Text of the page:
By the time we reach voting age, almost all Americans have at least a high school education. That means we have been exposed to numerous math courses, and hopefully passed them. But that does not mean we have a good sense of numbers. Innumeracy in the modern sense means that one does not have a good grasp of statistics and probability and how they impact one’s worldview. This article by FiveThirtyEight discusses a recent study of how little the blue and red teams know about each other, a prime example of how innumeracy is causing real problems in America.
Back in the dark ages of my undergraduate degree at the Air Force Academy, terms were the still traditional 15 weeks, more or less. And after a period of adjustment to the rigors of that school, I soon found my stride and ended up near the top of my class. Much later in my doctoral program, terms were still 15 weeks and were usually long enough for most of us to get a fair understanding of the material. Now I teach online for a really very good school, but they felt the pressure from students, I think, who seem to want to believe they can learn enough by taking that same 15-week’s of content in an eight-week term. Perhaps for some courses and for some students, eight weeks might be enough. But for many of my students who are taking statistics for the first time, the eight-week terms are not working out. You see, and I hate the term, my students are “non-traditional.” All are significantly older than the kids coming out of high-school, and almost all are working full-time in demanding jobs. As suggested by Knowles, all want to see their studies producing skills they can use immediately. They do not much like spending time learning things they will not, in their minds, use. Hence, their preference for eight-week terms: the better to get done with “useless’ courses required for their degree as fast as possible.
Unfortunately, the courses I teach – statistics and quantitative methods – require mastery of fundamental concepts that lay the foundation for subsequent concepts. And, in my view for many students, forcing them to rush through critical material to keep up with the eight-week clock is not giving them that mastery. As Sal Khan explains in the following video, that approach is akin to building a house on a foundation that is only 80% complete; technically passing the assessment, but setting up students for struggles later on. So I am leaning toward mastery pacing instead of the clock; just not sure how to get that done. And I am moving from andragogy to heutagogy – adult, lifelong learners as my target students.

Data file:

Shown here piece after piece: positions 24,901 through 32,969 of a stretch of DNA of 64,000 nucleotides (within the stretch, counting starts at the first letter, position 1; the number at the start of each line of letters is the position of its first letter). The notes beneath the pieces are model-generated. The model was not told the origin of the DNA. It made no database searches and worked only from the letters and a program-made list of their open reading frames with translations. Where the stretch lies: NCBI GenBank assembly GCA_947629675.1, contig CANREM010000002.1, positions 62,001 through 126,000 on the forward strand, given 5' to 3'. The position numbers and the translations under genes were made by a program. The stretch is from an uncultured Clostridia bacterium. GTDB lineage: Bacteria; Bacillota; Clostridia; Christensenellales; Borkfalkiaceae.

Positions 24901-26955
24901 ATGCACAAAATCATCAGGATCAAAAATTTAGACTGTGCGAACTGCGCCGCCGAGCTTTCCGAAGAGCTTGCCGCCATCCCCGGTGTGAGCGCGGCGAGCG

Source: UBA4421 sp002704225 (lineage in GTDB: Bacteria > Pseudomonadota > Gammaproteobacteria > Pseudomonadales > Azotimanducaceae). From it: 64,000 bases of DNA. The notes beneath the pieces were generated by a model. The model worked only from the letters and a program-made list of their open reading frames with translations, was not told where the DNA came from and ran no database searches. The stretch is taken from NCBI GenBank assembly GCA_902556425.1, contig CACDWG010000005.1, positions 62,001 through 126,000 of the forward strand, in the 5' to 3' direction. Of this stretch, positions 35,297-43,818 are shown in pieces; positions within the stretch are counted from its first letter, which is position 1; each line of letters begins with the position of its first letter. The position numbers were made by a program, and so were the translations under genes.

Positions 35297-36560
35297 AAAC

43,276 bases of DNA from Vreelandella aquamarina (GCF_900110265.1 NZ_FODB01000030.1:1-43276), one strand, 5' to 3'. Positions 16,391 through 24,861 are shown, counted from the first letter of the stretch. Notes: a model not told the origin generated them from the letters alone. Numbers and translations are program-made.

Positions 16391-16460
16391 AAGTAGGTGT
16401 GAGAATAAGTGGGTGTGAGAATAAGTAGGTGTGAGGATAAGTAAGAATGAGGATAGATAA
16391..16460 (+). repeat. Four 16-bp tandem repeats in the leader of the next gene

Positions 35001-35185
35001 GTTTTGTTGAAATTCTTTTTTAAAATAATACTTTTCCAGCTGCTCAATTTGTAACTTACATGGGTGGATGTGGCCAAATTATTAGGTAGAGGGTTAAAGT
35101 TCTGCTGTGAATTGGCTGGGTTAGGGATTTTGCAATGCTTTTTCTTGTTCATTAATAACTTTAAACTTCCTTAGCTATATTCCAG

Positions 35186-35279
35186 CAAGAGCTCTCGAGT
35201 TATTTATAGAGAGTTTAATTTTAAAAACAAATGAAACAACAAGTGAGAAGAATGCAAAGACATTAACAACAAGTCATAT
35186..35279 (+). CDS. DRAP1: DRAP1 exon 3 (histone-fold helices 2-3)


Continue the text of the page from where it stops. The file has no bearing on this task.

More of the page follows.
I found these two short videos while looking for an introductory video for my upcoming BUS 233 course. The first one is great and includes Roger Peng, “my” instructor in the Data Science Specialization I’m working on: Why You Need to Study Statistics.
The second, What is Statistics, is also good and funny, something that never hurts. It is by Scot Crawford and is set to the music of “Where are you Christmas.” But then I heard Crawford’s “500 Trials” and knew I had to share it too. Enjoy!
StatCrunch is a great statistical analysis app that resides on the web and thus works equally well for both PC and MAC users. If you are taking a stats course and do not have good Excel skills, I suggest you consider learning to use StatCrunch. My sense is that students find StatCrunch’s learning curve, the time and effort needed to get up to a reasonable skill level, is much shorter and not as steep as learning both basic Excel skills and how to use Excel’s statistical formulas to crunch the numbers. This is especially true for short time frame, i.e. 8-week term, introductory statistics classes.
StatCrunch homepage If you bought access to MyStatLab, which has StatCrunch embedded, you should be able to use your Pearson MySTatLab to log in here. If you no longer have access to MyStatLab, you can purchase a 6 or 12 month access key for $13.75/$24.20.
The Null and Alternative
The most common problem I noticed on this assignment was caused by failing to properly identify the appropriate null and alternative hypotheses. In part, this is due to the Evans text’s somewhat confusing explanation of how to do this – the “burden of proof” approach. There is a much simpler approach that always works.
First, make sure you closely read the problem statement looking for key words and phrases. This table may help:
The null hypothesis always [Read more…] about Setting up Hypothesis Tests